March 1, 2019
TPS for El Salvador, Haiti, Nicaragua and Sudan Extended until January of 2020
As the result of a lawsuit brought by TPS holders from these four countries, TPS has been @savetps/breaking-due-to-lawsuit-dhs-extends-tps-for-el-salvador-haiti-nicaragua-sudan-to-january-2020-28cccfd3f642">extended until at least January of 2020. The extension is automatic - if TPS holders are currently registered, they do not need to re-register, but simply print this notice from the Federal Register. Lawyers with the Institute for Justice and Democracy in Haiti had briefed us on this several weeks ago, as it was much anticipated. For more detail you can check our earlier report.
Healthcare crisis in U.S. jails and prisons
There are over 2 million people held in jails and prisons around the country. As the result of a Supreme Court ruling in a 1973 case, they all have a constitutional right to access healthcare. Nevertheless, healthcare is routinely denied or inadequately provided. Writing in The New Yorker, Steve Coll provides a detailed history of healthcare provision in prisons and jails, and breaks down elements of the current crisis.
The rapid expansion of people held behind bars (from 300,000 in 1980 to 2.3 million today), and the trend toward contracting with private companies to deliver healthcare has proved to be a deadly combination. The author examined 1,500 lawsuits brought over a 5-year period against just two companies. The pattern is clear: incentives to cut cost, often by understaffing, lead to inadequate service provision. Prisoners are also rarely afforded the benefit of the doubt by law enforcement officials when claiming illness, and thus may never get to see a healthcare professional at all.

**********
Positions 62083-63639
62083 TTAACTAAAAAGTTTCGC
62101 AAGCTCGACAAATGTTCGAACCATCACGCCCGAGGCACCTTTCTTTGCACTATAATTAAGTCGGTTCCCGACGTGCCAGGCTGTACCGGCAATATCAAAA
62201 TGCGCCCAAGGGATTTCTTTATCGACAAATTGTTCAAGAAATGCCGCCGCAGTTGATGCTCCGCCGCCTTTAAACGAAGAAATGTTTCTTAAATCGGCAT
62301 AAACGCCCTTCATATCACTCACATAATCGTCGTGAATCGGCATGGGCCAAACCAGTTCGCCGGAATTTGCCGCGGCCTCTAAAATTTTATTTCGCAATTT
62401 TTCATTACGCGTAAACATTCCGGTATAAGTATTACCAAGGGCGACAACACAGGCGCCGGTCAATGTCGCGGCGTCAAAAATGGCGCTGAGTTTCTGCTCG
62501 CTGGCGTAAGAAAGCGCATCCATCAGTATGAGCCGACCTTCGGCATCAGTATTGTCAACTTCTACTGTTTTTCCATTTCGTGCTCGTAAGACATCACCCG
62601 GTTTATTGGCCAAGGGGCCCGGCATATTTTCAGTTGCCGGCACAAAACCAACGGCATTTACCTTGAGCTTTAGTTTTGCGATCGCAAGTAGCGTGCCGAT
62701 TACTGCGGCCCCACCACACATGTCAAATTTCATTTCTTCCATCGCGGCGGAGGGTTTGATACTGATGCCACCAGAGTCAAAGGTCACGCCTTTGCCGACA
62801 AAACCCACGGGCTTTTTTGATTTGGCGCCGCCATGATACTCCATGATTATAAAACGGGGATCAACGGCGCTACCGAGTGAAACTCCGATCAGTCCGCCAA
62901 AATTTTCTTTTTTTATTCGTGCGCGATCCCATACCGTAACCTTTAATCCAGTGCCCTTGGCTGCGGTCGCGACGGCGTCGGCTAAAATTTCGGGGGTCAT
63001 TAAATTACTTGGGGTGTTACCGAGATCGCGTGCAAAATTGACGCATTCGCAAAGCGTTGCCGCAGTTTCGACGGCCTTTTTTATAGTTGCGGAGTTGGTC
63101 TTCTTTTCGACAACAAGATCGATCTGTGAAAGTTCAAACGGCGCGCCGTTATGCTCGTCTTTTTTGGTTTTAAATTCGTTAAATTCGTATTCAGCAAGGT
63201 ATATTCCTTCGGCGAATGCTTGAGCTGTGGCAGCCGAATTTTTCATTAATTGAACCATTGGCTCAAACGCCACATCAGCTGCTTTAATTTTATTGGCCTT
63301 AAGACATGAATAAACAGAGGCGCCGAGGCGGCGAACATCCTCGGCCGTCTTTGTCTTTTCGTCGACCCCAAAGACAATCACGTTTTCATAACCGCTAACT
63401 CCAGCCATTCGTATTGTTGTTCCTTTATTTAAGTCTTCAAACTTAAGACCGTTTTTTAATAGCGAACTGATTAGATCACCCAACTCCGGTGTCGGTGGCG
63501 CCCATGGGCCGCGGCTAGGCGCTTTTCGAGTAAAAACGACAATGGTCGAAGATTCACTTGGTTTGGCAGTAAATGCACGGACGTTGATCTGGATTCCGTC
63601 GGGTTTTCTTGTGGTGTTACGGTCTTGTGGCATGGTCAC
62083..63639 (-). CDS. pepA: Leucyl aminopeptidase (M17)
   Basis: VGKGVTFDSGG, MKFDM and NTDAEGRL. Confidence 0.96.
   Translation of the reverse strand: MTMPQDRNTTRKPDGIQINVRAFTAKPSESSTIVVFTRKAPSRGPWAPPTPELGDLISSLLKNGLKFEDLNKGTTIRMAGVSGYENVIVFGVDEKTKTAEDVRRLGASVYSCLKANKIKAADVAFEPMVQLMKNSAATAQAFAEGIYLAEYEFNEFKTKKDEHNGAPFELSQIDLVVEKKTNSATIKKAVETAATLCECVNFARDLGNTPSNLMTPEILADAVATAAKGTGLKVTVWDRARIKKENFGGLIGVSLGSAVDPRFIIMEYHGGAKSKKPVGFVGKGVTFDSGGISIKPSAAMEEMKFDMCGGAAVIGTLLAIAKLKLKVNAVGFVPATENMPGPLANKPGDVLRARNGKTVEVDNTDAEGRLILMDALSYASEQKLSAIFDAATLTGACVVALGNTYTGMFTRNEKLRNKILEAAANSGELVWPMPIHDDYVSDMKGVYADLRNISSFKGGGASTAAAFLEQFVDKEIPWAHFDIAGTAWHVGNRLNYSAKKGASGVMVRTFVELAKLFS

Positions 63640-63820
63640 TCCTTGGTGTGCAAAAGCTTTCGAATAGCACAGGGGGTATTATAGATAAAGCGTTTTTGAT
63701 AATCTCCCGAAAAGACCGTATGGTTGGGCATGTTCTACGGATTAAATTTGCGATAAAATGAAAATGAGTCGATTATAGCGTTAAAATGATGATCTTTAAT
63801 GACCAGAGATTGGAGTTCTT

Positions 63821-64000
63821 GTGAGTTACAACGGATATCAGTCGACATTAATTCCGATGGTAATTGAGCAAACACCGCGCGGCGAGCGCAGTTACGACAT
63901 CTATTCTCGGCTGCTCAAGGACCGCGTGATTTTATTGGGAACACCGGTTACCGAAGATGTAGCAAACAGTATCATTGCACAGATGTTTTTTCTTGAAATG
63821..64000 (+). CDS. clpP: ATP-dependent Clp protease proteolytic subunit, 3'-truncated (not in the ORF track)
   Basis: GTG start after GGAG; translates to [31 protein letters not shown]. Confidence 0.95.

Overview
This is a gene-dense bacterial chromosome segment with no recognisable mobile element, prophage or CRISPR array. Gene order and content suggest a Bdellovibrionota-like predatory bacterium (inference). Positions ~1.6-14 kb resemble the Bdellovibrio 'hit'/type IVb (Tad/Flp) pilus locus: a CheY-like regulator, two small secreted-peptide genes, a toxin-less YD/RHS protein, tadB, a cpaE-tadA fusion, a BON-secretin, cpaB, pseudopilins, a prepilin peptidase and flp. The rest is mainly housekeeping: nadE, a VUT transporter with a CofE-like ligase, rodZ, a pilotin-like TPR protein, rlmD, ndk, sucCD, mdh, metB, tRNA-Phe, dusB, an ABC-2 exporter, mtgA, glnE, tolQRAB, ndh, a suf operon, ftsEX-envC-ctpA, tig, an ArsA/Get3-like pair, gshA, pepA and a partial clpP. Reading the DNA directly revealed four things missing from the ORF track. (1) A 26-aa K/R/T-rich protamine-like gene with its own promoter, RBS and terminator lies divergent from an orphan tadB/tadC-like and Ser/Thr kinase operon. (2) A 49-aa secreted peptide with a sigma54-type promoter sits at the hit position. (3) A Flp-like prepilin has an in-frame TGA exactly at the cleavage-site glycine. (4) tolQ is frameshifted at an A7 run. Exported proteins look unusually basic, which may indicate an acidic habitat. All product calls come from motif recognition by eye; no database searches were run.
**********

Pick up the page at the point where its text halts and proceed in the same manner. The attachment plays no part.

The crisis is more acute in jails, which hold 700,000 people. Most of these folk are awaiting trial - i.e., they have not been convicted of a crime - and simply cannot afford bail. Others are serving shorter incarceration terms. The number of people suffering from mental health problems is extremely high in jails, and many are suffering medical complications as a result of being forced to break addiction to hard drugs. These are well documented, and thus predictable needs, to be served, and yet training and staff resources are lacking. From the report:
According to a study released in 2017 by the Bureau of Justice Statistics, nearly half the people held in jails suffer from some kind of mental illness, and more than a quarter have a severe condition, such as bipolar disorder. The same year, the bureau reported that about two-thirds of sentenced jail inmates suffer from drug addiction or dependency; that number was based on data from 2007-09, so it does not take into account the recent catastrophic rise of opioid addiction.
Similar patterns of abuse have been uncovered in immigrant detention facilities.
A report from Human Rights Watch documents many patterns of neglect and denial of health services to people in detention. For profit companies are often at the root of the problem, as 75% of people in detention are held by private companies.See this video for a brief description of some of the issues: